A Slice of Life (1954 film)

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A Slice of Life
(Tempi nostri - Zibaldone N° 2)
A Slice of Life (1954 film) Tempi nostri.jpg
Film poster
Directed by Alessandro Blasetti
Paul Paviot
Produced by Dino De Laurentiis
Carlo Ponti
Written by Age & Scarpelli
Achille Campanile
Alberto Moravia
Silvio D'Arzo
Giuseppe Marotta
Giorgio Bassani
Eduardo De Filippo
Ennio Flaiano
Sandro Continenza
Vittorio De Sica
Suso Cecchi D'Amico
Vasco Pratolini
Alessandro Blasetti
Ercole Patti
Starring Vittorio De Sica
Sophia Loren
Eduardo De Filippo
Marcello Mastroianni
Alberto Sordi
Music by Gorni Kramer
Alessandro Cicognini
Cinematography Gábor Pogány
Edited by Mario Serandrei
Distributed by Lux Film
Release date
  • 16 March 1954 (1954-03-16)
Running time
134 minutes
Country Italy
Language Italian

A Slice of Life (Italian: Tempi nostri, French: Quelques pas dans la vie, also known as The Anatomy of Love) is a 1954 Italian comedy film directed by Alessandro Blasetti and Paul Paviot.[1][2]



From a story by Vasco Pratolini, written by the author.

Vasco and Mara get to know in a restaurant, go to the cinema, and spent the evening intimately, fall in love. She tells him that, being short of money, will try to work the next morning in a brothel, but he convinces her to desist from this connection, to begin to live with him, who has a job as a teacher, even if their economic situation may be difficult.

The baby[edit]

Written by Alberto Moravia. Young couple the suburbs of Rome are in financial trouble. She would like to work, but must take care of the child who has recently given birth. The two then set out, reluctantly, to leave the baby in a church, but the mother can not decide on the right place and finally the father has second thoughts.

Outdoor scene[edit]

From a story of Marino Moretti, written by Ennio Flaiano.

A man and a woman no longer young, fallen nobility, meet again by chance after many years as they are worded as film extras in a carriage in motion. During the scene must speak, not heard, a theme to their liking. The scene is repeated several times, and so was born the opportunity to confide things that I had said many years ago. Finally decide to get married and run away from the set at the edge of the carriage.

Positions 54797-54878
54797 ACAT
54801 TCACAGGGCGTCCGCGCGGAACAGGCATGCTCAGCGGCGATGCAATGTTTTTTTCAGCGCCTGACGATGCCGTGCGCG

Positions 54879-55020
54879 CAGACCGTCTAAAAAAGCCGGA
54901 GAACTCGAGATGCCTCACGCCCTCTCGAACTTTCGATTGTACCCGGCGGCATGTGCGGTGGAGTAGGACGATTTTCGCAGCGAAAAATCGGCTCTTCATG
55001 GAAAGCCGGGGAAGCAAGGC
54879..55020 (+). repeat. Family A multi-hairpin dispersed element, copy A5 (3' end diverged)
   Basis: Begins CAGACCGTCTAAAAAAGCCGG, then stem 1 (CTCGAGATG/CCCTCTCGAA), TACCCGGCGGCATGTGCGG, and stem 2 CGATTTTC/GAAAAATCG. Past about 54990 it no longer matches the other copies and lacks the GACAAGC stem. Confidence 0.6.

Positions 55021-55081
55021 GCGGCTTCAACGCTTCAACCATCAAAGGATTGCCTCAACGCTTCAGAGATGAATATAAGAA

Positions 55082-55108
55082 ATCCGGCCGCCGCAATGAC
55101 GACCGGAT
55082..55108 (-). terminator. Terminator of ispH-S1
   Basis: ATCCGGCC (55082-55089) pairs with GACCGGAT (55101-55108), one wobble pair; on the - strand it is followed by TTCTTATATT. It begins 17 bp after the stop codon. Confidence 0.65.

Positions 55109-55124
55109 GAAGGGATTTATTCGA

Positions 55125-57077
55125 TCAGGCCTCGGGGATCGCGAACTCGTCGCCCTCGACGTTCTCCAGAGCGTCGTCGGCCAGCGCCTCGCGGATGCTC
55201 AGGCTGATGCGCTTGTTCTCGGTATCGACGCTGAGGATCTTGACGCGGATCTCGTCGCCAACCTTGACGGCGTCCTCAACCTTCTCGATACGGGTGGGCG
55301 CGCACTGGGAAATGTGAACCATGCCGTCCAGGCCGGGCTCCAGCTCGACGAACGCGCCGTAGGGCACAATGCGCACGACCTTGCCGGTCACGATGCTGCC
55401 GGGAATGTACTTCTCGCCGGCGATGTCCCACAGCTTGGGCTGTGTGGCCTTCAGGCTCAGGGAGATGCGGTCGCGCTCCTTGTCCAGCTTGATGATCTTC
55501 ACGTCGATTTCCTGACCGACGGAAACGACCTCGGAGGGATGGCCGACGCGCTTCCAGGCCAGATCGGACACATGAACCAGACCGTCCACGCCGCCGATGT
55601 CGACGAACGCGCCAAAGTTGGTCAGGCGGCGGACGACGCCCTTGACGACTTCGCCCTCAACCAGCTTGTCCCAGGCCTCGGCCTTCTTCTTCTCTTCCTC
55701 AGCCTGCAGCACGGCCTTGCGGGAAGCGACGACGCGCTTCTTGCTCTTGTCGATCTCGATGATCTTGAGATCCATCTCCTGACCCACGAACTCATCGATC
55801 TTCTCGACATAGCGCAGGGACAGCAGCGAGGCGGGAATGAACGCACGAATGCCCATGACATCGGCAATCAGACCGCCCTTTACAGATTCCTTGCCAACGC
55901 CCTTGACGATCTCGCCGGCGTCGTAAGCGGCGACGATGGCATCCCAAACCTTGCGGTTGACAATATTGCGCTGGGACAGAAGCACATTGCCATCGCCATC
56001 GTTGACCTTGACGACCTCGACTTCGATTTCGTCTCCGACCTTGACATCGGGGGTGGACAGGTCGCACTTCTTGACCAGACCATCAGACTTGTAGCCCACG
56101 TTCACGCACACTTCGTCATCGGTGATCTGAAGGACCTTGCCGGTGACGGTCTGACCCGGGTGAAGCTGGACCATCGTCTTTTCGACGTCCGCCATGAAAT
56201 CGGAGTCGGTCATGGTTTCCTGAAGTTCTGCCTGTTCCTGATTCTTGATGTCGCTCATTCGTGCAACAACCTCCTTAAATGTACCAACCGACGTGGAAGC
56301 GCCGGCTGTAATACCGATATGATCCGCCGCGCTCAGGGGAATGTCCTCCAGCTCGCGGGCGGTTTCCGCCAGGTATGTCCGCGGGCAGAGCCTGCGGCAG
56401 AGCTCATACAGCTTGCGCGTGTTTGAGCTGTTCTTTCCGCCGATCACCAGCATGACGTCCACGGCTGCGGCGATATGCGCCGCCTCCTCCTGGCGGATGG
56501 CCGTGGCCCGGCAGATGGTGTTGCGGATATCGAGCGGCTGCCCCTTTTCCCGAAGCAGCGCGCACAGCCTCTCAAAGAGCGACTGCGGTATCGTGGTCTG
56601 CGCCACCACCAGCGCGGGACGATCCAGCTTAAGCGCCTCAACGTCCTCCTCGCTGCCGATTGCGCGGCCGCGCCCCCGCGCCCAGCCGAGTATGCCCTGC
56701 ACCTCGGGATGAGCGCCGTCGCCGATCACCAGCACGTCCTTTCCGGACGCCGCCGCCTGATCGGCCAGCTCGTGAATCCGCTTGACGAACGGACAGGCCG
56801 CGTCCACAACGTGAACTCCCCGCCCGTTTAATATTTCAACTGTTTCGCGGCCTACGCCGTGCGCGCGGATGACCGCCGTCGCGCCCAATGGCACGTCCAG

Other people's houses[edit]

From a story by Silvio D'Arzo.

The old priest of a small mountain village realizes that the old Zelinda has for some time sad and thoughtful. After much persuasion, can be confident that the poor thing has soul: he would like to end prematurely to his strenuous and monotonous life. Mind the sacedordote search animatedly distogliela this regard, slips off a cliff and save it Zelinda pulling it upward.

Don Conrad[edit]

Subject of Giuseppe Marotta, dialogues by Eduardo De Filippo.

Don Conrad, a driver of public transport, paying court to love many women, that because of defaults on work that is not forgiven by his superior Amedeo. During a bus ride, his young friend Lando says he is dissatisfied with her boyfriend Michael, and understand to be attracted to him.

The camera[edit]

By Age & Scarpelli.

A girl is left by his friends in a room where he set up a game where you can win a camera. A customer helps her win the coveted prize, then walks away with her from the room without paying and asked her to pose for the camera test, until he confesses to be with her by the court. So try, unsuccessfully, to take a picture together with the help of the self which the machine is equipped. After several attempts, they decide to make taking the picture from a stranger passing by for the event, which, after having distracted the two making them pose, run away with the camera.



Il pupo[edit]

Scena all'aperto[edit]

Casa d'altri[edit]

Don Corradino[edit]

La macchina fotografica[edit]

Il bacio[edit]

Gli innamorati[edit]

Scusi, ma...[edit]


  1. ^ "NY Times: A Slice of Life". NY Times.com. Retrieved 15 March 2009. 
  2. ^ Carlo Celli, Marga Cottino-Jones. A New Guide to Italian Cinema. Palgrave Macmillan, 2007. ISBN 1403975655. 

External links[edit]